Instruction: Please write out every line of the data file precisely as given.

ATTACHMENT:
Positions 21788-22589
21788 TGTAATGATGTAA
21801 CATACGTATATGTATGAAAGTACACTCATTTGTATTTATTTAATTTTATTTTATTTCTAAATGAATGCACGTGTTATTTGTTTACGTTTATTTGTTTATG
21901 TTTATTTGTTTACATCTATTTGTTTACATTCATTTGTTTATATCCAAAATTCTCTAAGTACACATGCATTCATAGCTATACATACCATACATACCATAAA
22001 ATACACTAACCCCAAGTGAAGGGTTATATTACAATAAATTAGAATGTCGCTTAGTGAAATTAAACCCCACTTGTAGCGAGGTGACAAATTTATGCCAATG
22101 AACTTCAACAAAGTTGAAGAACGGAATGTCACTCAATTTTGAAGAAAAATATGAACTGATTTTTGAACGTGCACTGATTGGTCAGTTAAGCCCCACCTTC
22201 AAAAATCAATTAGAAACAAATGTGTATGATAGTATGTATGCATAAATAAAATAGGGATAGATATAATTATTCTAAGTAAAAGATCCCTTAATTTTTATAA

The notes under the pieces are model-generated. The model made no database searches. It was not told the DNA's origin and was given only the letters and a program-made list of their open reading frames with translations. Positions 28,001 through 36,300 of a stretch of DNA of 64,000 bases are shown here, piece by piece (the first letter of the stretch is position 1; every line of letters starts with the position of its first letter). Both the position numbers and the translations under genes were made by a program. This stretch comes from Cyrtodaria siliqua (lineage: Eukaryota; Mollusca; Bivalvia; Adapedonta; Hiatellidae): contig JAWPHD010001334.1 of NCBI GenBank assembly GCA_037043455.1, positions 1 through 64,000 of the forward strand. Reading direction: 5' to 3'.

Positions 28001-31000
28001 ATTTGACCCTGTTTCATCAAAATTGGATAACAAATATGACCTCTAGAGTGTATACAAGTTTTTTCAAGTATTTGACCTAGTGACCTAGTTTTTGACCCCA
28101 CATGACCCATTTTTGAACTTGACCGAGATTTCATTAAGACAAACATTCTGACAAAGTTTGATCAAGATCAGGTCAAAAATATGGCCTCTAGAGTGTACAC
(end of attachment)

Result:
Positions 21788-22589
21788 TGTAATGATGTAA
21801 CATACGTATATGTATGAAAGTACACTCATTTGTATTTATTTAATTTTATTTTATTTCTAAATGAATGCACGTGTTATTTGTTTACGTTTATTTGTTTATG
21901 TTTATTTGTTTACATCTATTTGTTTACATTCATTTGTTTATATCCAAAATTCTCTAAGTACACATGCATTCATAGCTATACATACCATACATACCATAAA
22001 ATACACTAACCCCAAGTGAAGGGTTATATTACAATAAATTAGAATGTCGCTTAGTGAAATTAAACCCCACTTGTAGCGAGGTGACAAATTTATGCCAATG
22101 AACTTCAACAAAGTTGAAGAACGGAATGTCACTCAATTTTGAAGAAAAATATGAACTGATTTTTGAACGTGCACTGATTGGTCAGTTAAGCCCCACCTTC
22201 AAAAATCAATTAGAAACAAATGTGTATGATAGTATGTATGCATAAATAAAATAGGGATAGATATAATTATTCTAAGTAAAAGATCCCTTAATTTTTATAA

The notes under the pieces are model-generated. The model made no database searches. It was not told the DNA's origin and was given only the letters and a program-made list of their open reading frames with translations. Positions 28,001 through 36,300 of a stretch of DNA of 64,000 bases are shown here, piece by piece (the first letter of the stretch is position 1; every line of letters starts with the position of its first letter). Both the position numbers and the translations under genes were made by a program. This stretch comes from Cyrtodaria siliqua (lineage: Eukaryota; Mollusca; Bivalvia; Adapedonta; Hiatellidae): contig JAWPHD010001334.1 of NCBI GenBank assembly GCA_037043455.1, positions 1 through 64,000 of the forward strand. Reading direction: 5' to 3'.

Positions 28001-31000
28001 ATTTGACCCTGTTTCATCAAAATTGGATAACAAATATGACCTCTAGAGTGTATACAAGTTTTTTCAAGTATTTGACCTAGTGACCTAGTTTTTGACCCCA
28101 CATGACCCATTTTTGAACTTGACCGAGATTTCATTAAGACAAACATTCTGACAAAGTTTGATCAAGATCAGGTCAAAAATATGGCCTCTAGAGTGTACAC